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Harsha Bhogle on the issue of the increasing the use of technology in umpiring decisions
May 12, 2006
I fear Steve Bucknor's matchstick is lighting a fire bigger than it should and the debate on whether television doctors the pictures it shows is now assuming dangerous proportions. The inference people are arriving at seems to be that "it happens" as opposed to what some of us have tried to say, which is that "it can happen". There is a huge difference. `A judge can be corrupt' doesn't mean `a judge is corrupt'.
That was the purpose of my quotes that Anand Vasu used in his article and which have raised some eyebrows. ("The more technology ICC uses, the more they hand over responsibility to the television producer. The position of the mat is the producer's responsibility and that can definitely be tampered with," and this one "If the director is either incompetent or biased then that is a problem because he controls what the third umpire sees."). I have worked for many years in television now with ESPN Star Sports and can state categorically that I haven't seen things tampered with. And as Steve Norris, has pointed out as well, that is likely to be the case with most people I know.
However it is important to know the limits of possibility, especially since the game increasingly moves away from the on-field umpire to the television company, and by inference, to the technicians and the director. It was a similar story, as many would remember, when the debate on whether to use third country umpires was on.
The initial response, mainly from outraged umpires, was that everybody is just and that the suggestion of bias was inappropriate. The position then shifted to `an umpire could possibly be biased but isn't' (though some men, we now know, tested that assumption!) and that is why we started having third country umpires which, incidentally, is the wisest move the game could have made. By being alive to the potential pitfalls of the old system, cricket took the right decision. Today, with technology playing such a huge role in the game, we need to be aware of another potential pitfall. That is where we stand today and that is what the ICC needs to be aware of when it debates the issue of more power to technology which, as we now know, means more power to the television company that provides the technology (incidentally at its own cost!).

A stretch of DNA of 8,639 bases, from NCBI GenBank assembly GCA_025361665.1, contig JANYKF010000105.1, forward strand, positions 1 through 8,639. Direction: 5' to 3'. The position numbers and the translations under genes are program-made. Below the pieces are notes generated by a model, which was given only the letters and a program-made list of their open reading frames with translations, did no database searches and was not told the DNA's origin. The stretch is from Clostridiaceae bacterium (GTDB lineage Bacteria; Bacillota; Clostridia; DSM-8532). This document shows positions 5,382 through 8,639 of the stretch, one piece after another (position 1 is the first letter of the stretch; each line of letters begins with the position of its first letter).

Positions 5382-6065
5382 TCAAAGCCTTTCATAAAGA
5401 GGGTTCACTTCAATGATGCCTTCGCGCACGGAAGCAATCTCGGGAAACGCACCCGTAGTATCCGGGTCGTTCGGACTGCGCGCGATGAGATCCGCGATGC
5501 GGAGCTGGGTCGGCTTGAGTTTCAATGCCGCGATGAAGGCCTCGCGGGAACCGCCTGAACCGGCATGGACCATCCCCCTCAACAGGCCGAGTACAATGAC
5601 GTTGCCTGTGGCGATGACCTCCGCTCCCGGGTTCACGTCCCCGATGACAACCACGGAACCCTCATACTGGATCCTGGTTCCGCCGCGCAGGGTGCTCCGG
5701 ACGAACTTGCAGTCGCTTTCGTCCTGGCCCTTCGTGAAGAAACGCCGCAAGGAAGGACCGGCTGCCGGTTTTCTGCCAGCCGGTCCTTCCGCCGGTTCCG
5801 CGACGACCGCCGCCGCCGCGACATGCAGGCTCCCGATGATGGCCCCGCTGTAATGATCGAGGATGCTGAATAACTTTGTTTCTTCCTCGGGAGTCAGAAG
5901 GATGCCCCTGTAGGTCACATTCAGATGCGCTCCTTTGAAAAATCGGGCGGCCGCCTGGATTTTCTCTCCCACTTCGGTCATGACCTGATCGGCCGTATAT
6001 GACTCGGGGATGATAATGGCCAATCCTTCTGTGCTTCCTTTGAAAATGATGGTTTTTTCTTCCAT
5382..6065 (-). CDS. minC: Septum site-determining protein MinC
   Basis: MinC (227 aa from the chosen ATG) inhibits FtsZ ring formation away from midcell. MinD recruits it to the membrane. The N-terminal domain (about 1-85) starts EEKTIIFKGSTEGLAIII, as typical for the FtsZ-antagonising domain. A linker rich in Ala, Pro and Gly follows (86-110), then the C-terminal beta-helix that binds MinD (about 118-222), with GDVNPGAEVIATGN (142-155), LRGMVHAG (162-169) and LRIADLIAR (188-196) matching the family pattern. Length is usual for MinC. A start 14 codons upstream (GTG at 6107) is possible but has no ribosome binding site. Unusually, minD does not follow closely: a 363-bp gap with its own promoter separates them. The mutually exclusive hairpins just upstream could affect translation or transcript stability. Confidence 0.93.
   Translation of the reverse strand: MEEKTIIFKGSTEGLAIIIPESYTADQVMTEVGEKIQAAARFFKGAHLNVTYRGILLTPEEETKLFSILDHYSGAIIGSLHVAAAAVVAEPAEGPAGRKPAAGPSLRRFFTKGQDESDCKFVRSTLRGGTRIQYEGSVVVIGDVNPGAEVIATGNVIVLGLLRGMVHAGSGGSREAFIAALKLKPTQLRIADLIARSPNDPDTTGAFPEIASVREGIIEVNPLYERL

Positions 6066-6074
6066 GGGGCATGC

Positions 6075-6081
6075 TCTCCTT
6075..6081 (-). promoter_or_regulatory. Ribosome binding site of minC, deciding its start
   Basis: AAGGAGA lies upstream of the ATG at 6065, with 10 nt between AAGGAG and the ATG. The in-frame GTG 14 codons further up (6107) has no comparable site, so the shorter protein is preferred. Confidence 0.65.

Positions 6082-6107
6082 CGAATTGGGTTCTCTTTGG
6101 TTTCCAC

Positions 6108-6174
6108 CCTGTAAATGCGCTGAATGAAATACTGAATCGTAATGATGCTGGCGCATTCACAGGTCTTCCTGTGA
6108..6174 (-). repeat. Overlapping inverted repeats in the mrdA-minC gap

|If an umpire's decision is challenged by a batsman, let's say for a slip catch, and the replay for whatever reason, is inconclusive, will the batsman win his appeal? Or will, in the absence of firm evidence to the contrary, the umpire's decision stand?|
The only difference between the parallels I have raised is that the game is subjected to far greater scrutiny now. A rogue umpire could have got away in the past because it was his word against another man's. A rogue producer could hardly ever get away as blatantly!! Or indeed, hope to continue in his job!
The increasing move towards technology though needs to answer one other fundamental question. If an umpire's decision is challenged by a batsman, let's say for a slip catch, and the replay for whatever reason, is inconclusive, will the batsman win his appeal? Or will, in the absence of firm evidence to the contrary, the umpire's decision stand?
I believe we need to move ahead and use technology wherever possible but we need to be a little wary about outsourcing justice beyond a point.
Harsha Bhogle is a broadcaster with ESPN Star SportsFeeds: Harsha Bhogle (Not in USE)
© ESPN Sports Media Ltd.
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